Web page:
Infinity Chiropractic Health, P.C. v Republic W. Ins. Co., 2016 NY Slip Op 51564(U) [53 Misc 3d 144(A)]


Plaintiff commenced an to recover assigned first-party no-fault benefits.  Shortly before plaintiff started its action, defendant commenced a declaratory judgment action in the Supreme Court.   naming, among others, various medical providers, including plaintiff herein, and the three assignors herein, and seeking a declaration that defendant owed no duty to pay first-party no-fault claims.  Supreme Court granted default, against the medical providers but not the individual assignor.

Defendant subsequently moved in the Civil Court for summary judgment dismissing the complaint on the ground that plaintiff’s action is barred by the doctrines of res judicata and collateral estoppel by virtue of the Supreme Court order in the declaratory judgment action.

The Court said:

The doctrine of res judicata is designed to put an end to a matter once it is duly decided (see Siegel, NY Prac § 442, at 772 [5th ed]). Res judicata, or claim preclusion, is invoked when a party seeks to relitigate a disposition on the merits of claims or causes of action arising out of the same transaction which was raised or could have been raised in the prior litigation (see Matter of Hunter, 4 NY3d 260, 269 [2005]; Schuylkill Fuel Corp. v Neiberg Realty Corp., 250 NY 304, 306-207 [1929]). Furthermore, the doctrine of res judicata is applicable to an order or judgment taken by default which has not been vacated (see Matter of Hunter, 4 NY3d at 269; Barbieri v Bridge Funding, 5 AD3d 414, 415 [2004]; EBM Med. Health Care, P.C. v Republic W. Ins., 38 Misc 3d 1 [App Term, 2d Dept, 2d, 11th & 13th Jud Dists 2012]).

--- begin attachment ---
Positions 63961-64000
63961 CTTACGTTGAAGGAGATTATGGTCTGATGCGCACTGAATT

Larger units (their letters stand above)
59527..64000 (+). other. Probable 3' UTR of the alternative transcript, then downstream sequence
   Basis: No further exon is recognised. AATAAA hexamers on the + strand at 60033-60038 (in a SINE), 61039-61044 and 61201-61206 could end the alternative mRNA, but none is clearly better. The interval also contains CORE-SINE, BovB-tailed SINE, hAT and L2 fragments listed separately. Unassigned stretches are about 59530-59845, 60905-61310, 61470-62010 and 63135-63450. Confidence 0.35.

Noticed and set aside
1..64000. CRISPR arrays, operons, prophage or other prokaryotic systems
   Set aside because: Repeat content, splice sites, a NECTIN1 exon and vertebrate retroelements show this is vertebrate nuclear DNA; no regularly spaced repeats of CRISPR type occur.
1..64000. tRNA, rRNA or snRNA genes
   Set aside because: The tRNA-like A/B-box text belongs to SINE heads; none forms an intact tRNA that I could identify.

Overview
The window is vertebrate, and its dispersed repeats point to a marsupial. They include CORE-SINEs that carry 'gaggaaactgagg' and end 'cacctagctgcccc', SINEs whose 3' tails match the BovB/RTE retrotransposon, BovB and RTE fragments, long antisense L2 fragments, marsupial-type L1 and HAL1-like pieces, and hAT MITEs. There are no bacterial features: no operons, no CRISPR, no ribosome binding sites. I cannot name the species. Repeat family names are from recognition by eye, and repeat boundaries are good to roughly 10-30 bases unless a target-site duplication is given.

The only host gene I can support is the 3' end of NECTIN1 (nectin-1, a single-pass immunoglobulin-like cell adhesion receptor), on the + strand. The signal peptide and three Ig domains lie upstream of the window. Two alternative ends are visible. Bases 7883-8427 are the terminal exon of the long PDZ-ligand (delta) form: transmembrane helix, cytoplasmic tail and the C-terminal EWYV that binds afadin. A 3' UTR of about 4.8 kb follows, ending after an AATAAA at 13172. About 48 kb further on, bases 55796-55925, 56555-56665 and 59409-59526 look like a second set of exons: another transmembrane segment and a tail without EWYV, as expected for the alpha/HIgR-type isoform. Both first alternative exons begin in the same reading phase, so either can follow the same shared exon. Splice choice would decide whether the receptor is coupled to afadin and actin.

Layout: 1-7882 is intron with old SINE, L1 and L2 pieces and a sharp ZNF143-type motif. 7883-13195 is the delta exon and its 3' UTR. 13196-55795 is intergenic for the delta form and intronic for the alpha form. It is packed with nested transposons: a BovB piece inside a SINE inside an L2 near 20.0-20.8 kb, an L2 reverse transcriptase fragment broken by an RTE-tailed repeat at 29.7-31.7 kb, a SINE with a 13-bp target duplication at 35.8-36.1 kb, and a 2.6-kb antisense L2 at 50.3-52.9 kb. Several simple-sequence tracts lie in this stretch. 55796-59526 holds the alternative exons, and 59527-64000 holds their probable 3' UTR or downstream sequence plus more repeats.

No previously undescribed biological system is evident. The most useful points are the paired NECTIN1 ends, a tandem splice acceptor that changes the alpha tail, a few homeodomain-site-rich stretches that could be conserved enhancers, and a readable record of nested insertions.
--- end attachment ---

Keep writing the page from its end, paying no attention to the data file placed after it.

Plaintiff was named and served in the declaratory judgment and ultimately defaulted therein. As plaintiff’s right to recover as an assignee of Lawrence Jones was fully litigated in the Supreme Court action, notwithstanding defendant’s admitted failure to serve Lawrence Jones individually in that action, and notwithstanding that the declaratory judgment made no determination as against Lawrence Jones, individually, the order in the declaratory judgment action was a conclusive final determination barring plaintiff from recovering for any services it rendered to Lawrence Jones arising from the July 16, 2010 accident. Consequently, plaintiff’s claims underlying the fifth through eighth causes of action are barred (see Uffer v Travelers Cos., Inc., 88 AD3d 690, 691 [2011]; EBM Med. Health Care, P.C., 38 Misc 3d at 3).


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